The distribution of *χ*^{2} associated with intercomparisons between the original biased distribution and the three bias-correction methods using 6288 samples at the original and eight shifted wind-sector definitions. Columns *R* and *S* indicate the distributions compared: 1 = original biased, 2 = global rescaling, 3 = bin boundary adjustment, and 4 = proportionate bins. A high *χ*^{2} leads to rejection of the null hypothesis that the distributions describe similar underlying populations. Probabilities of the right-tail area associated with the *χ*^{2} are provided in parentheses underneath the *χ*^{2} values.

## 4. Results

Several key points are seen in these comparisons:

- From the first three rows in Table 1, in over 99% of the cases, the bias-corrected versions would be deemed different from the original distribution. An example of one that was not is shown in Fig. 3. Here, for data collected at Kahului, Hawaii, in mid-July, the winds have such a dominant northeasterly mode that any bias correction makes little difference.
- Fewer than 0.4% of the cases were found to have the global rescaling and proportionate binning techniques compared with
*χ*^{2}> 25. This indicates that a similar result is expected from either method. Among the original bin definitions, the worst-case comparison between the two (*χ*^{2}= 20.9; right tail area = 0.14) is shown in Fig. 3. At Cold Bay, Alaska, coincidentally again for mid-July, we see a relatively large difference between these two methods in the west-southwest and south-southeast sectors. Here the global rescaling resulted in a decrease in the west sector largely compensated by increases in the south-southeast and southeast bins. - The bin boundary adjustment technique yielded significantly different distributions from the global rescaling and proportionate binning methods 2.6% and 0.5% of the time, respectively. An example in which this method shows a difference appears in Fig. 3 for Asheville, North Carolina, for dates within a week of 1 January. The bin boundary adjustment moves such a large number of values from the north bin to the north-northeast bin that the contribution to the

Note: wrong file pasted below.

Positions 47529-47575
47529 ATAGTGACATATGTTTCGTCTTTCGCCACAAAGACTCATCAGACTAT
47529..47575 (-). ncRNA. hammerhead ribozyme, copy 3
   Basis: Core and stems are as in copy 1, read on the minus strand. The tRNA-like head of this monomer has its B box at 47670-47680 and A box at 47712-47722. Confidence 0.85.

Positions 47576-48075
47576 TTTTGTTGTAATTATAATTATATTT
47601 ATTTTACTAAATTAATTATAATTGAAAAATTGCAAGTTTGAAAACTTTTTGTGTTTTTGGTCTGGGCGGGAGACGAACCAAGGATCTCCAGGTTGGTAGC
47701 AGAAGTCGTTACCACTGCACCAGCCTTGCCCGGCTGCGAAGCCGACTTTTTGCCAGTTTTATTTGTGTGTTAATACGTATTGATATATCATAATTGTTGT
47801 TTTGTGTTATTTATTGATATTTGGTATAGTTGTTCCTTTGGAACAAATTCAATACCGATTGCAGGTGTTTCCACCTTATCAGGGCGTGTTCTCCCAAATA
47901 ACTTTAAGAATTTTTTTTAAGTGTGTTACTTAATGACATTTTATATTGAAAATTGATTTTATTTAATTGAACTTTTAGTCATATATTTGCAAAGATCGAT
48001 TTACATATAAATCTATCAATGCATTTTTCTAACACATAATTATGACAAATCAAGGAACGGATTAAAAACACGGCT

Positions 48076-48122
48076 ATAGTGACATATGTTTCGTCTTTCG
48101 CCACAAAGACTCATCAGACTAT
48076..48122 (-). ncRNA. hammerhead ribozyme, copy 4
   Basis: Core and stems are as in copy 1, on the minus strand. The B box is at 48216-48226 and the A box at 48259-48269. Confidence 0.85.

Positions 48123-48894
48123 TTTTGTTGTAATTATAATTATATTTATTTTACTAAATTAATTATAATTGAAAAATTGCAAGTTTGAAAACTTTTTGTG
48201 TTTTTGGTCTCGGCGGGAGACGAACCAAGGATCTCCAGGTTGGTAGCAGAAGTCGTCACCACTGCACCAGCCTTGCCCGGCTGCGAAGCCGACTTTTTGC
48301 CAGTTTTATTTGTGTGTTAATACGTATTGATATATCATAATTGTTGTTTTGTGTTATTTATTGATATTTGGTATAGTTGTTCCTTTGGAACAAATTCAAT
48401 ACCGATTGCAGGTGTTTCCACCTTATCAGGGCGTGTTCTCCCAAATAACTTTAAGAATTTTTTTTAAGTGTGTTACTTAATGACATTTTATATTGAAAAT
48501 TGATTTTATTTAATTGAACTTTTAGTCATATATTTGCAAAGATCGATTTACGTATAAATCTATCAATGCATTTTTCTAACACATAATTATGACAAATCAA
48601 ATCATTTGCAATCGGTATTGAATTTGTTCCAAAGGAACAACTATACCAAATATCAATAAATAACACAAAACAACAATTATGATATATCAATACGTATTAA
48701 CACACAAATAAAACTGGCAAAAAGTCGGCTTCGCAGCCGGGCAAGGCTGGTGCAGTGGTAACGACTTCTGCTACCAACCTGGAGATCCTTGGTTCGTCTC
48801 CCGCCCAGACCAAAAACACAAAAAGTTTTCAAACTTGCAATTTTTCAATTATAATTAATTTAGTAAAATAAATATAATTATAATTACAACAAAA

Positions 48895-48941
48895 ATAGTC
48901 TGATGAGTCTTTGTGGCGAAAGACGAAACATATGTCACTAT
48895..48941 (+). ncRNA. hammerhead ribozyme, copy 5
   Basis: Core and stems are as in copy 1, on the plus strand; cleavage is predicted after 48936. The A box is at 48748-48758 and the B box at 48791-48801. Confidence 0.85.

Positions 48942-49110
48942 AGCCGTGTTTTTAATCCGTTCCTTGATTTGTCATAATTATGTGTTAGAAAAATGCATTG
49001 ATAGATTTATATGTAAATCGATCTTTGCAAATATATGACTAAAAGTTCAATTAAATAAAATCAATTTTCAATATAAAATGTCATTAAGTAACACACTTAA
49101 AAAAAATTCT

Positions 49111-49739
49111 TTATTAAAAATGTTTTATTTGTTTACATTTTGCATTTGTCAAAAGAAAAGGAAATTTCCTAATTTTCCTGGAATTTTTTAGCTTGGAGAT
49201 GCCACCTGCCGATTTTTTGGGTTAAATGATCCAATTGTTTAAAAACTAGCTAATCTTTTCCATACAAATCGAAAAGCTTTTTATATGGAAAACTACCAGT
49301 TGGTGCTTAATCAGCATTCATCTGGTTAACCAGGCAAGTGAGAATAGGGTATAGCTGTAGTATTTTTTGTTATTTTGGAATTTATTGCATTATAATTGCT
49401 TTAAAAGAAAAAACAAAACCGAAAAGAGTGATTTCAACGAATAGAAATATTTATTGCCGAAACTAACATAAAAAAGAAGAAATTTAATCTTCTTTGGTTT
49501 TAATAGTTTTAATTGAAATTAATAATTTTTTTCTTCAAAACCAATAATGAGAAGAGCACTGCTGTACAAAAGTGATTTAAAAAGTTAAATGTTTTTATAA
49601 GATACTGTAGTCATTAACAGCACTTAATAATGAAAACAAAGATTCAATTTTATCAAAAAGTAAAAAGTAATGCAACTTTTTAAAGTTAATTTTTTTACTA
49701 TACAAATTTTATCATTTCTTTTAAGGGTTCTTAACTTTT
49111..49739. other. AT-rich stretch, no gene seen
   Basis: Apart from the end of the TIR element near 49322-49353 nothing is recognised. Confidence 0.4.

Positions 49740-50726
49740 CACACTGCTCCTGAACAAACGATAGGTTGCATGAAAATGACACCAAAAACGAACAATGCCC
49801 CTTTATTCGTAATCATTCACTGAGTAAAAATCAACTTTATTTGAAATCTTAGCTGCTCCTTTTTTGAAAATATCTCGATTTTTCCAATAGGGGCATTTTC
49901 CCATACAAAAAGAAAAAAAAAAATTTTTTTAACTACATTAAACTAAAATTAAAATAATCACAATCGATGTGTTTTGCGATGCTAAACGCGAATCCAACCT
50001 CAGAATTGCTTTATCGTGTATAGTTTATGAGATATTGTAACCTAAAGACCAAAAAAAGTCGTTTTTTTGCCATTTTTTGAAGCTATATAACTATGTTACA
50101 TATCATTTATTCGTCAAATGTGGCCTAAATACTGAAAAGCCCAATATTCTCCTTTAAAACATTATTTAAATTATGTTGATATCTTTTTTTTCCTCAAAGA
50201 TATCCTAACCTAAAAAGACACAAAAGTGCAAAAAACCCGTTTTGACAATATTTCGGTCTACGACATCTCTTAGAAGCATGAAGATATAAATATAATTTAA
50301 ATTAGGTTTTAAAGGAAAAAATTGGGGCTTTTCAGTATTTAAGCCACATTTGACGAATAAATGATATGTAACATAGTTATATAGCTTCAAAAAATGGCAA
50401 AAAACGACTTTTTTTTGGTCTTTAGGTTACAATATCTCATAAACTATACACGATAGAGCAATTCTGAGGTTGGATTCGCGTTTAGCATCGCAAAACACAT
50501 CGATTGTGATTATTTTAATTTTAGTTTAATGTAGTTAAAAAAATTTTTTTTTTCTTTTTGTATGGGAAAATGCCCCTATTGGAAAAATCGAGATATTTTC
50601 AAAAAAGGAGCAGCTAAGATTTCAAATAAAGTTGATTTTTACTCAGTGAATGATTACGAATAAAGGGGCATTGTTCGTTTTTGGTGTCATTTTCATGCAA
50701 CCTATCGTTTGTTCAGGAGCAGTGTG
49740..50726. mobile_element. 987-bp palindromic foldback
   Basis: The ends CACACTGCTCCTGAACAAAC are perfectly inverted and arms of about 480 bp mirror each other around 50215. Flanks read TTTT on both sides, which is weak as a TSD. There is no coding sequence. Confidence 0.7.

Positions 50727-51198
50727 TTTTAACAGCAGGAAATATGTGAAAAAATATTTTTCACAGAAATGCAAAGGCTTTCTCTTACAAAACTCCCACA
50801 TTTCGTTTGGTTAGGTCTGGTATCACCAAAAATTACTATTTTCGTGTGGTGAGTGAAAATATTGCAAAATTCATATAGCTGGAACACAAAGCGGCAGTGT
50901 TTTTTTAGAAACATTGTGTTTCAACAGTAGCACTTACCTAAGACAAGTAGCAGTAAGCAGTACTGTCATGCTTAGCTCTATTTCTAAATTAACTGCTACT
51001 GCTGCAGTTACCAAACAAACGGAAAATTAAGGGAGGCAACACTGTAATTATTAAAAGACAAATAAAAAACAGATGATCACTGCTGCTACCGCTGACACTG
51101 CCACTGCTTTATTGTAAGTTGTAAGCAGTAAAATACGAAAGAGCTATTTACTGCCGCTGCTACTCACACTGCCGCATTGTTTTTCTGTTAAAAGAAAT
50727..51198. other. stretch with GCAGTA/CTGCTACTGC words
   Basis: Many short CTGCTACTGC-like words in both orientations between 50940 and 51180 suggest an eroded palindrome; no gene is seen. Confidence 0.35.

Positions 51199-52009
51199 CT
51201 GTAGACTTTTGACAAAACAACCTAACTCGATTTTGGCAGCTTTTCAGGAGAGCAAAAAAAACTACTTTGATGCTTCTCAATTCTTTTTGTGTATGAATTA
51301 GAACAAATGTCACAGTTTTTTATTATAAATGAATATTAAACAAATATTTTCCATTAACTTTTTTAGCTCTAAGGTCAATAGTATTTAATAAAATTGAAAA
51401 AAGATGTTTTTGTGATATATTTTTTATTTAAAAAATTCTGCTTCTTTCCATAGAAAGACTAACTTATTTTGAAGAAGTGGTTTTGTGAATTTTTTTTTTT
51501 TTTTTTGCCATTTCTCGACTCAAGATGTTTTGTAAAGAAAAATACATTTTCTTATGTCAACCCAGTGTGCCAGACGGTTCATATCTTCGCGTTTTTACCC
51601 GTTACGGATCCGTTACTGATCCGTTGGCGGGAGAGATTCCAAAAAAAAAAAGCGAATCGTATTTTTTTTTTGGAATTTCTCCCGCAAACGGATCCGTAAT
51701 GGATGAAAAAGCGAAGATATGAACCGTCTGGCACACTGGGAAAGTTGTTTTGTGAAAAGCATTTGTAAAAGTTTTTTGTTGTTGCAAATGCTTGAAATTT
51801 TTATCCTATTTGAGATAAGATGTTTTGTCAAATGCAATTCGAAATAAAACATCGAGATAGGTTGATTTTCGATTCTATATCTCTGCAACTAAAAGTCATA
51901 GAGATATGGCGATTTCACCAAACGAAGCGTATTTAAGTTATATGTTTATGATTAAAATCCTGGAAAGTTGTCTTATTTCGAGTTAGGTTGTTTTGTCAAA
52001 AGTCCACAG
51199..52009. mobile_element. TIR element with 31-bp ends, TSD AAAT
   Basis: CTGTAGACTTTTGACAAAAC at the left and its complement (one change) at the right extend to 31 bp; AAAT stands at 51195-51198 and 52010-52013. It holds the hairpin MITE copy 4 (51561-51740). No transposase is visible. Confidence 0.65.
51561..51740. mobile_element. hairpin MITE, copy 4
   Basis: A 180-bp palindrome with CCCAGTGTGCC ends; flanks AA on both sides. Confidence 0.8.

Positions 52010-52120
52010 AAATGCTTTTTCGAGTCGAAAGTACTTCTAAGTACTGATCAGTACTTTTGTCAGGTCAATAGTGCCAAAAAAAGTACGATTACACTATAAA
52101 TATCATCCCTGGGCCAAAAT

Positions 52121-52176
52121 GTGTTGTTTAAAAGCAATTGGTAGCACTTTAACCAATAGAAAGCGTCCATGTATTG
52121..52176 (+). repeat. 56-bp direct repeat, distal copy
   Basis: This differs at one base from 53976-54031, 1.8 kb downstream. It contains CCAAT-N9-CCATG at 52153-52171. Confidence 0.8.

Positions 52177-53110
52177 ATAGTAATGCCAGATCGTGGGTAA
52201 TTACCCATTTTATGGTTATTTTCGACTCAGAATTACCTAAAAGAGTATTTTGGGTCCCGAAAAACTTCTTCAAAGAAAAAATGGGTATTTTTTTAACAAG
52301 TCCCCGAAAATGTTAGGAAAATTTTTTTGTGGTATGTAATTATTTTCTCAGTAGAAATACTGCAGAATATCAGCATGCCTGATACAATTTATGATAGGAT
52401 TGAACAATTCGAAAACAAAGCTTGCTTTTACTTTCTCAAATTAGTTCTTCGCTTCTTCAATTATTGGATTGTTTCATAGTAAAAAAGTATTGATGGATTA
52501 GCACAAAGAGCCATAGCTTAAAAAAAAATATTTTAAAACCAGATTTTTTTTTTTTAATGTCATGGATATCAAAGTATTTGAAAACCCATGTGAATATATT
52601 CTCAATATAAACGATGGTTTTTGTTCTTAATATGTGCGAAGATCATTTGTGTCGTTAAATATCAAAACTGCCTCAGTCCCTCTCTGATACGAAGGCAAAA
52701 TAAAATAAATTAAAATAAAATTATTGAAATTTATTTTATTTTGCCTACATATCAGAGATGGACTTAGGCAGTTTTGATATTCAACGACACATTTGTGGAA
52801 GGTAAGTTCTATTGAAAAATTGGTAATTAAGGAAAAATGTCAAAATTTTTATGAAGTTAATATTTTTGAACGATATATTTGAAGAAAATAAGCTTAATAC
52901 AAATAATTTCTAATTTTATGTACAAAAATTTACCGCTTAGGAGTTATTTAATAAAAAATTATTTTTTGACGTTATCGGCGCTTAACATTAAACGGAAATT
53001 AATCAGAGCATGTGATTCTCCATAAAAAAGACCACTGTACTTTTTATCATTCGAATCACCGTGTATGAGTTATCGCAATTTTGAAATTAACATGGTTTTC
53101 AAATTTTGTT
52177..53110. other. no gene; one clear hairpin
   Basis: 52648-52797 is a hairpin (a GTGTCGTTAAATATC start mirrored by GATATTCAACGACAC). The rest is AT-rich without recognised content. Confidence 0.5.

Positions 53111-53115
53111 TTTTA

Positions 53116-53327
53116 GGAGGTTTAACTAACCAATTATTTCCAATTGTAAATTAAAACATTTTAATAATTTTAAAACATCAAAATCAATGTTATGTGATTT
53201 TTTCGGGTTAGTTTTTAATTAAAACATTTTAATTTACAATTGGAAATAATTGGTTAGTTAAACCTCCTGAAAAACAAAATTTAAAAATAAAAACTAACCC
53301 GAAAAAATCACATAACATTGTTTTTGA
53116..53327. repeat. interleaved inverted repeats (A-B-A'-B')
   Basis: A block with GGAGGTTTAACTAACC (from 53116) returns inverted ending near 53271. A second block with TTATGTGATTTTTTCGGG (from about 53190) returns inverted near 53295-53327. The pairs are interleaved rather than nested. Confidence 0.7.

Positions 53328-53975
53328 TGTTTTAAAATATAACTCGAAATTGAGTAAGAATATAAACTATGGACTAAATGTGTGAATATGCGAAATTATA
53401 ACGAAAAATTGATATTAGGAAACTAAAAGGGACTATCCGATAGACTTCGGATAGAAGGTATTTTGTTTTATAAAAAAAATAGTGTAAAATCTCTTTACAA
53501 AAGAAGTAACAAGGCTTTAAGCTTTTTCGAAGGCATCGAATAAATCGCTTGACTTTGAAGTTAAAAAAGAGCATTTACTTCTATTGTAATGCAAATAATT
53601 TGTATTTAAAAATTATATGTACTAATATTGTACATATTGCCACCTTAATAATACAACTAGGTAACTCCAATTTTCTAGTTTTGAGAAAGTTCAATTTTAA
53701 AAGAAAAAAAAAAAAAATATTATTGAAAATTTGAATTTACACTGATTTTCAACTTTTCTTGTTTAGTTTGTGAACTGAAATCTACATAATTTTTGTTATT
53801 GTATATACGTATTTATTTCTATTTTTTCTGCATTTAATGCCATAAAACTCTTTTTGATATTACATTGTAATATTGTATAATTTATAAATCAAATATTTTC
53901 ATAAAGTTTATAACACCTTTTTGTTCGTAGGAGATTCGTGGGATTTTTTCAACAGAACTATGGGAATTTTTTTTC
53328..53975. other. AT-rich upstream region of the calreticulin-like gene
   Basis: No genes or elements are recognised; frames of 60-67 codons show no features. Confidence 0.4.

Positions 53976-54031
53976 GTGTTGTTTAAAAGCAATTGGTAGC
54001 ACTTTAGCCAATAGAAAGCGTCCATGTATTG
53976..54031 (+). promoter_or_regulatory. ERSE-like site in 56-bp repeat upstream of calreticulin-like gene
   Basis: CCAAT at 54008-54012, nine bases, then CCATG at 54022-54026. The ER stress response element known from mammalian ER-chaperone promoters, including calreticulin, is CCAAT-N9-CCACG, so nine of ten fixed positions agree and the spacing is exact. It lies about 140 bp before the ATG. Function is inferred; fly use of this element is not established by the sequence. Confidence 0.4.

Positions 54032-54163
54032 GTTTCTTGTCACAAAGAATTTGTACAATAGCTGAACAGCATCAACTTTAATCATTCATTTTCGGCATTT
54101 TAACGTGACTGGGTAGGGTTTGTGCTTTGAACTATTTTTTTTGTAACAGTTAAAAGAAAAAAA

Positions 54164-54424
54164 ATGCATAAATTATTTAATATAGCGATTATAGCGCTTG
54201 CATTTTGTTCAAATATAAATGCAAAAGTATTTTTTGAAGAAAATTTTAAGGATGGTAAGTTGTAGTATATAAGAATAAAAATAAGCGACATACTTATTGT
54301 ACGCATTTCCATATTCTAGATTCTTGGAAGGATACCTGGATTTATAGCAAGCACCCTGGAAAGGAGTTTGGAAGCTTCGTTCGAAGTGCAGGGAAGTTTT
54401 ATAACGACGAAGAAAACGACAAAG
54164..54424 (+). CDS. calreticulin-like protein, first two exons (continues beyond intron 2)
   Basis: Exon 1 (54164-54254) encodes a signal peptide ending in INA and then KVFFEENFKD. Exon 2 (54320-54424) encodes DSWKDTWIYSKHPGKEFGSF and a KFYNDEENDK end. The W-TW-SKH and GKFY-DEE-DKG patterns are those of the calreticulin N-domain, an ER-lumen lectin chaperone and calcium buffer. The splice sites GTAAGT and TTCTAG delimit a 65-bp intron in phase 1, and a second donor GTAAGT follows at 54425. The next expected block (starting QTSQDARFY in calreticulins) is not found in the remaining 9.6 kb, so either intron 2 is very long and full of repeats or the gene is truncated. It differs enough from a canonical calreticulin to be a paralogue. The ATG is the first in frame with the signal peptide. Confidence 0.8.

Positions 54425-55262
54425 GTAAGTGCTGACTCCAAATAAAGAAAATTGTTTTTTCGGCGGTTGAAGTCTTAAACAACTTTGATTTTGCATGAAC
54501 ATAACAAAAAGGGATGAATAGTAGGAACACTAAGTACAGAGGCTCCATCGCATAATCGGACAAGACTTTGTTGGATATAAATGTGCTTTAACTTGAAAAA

*χ*^{2}sum from this bin alone is enough to conclude that the methods yield different results. - The two-bin
*χ*^{2}test can only indicate when it is safe to reject the null hypothesis that two samples were drawn from the same population. The high occurrence of low*χ*^{2}values at the left end of Table 1 indicates, however, that in the vast majority of cases the bias-correction distributions are very similar among the three methods. In other words, in most cases the differences in the distributions are nowhere near the threshold required to reject the null hypothesis. By extension, the bias corrections yield results that should be similar enough for practical purposes.

This process has been repeated using eight bins with analogous results. Because the bias correction is not as large in the eight-bin case, there were more examples in which the original and bias-corrected distributions could not be distinguished. Nonetheless, the basic pattern of agreement among the three correction methods remained the same.

## 5. Summary

The methodological bias in creating wind roses should be eliminated using one of the three methods described here. If individual wind reports are available, the proportionate binning method has the appeal of representing each wind report in an unbiased manner. For wind direction histograms that have already been computed, the global rescaling and bin boundary adjustment methods offer nearly identical bias correction, with the first being easier to implement and demonstrating more consistent agreement with the proportionate binning.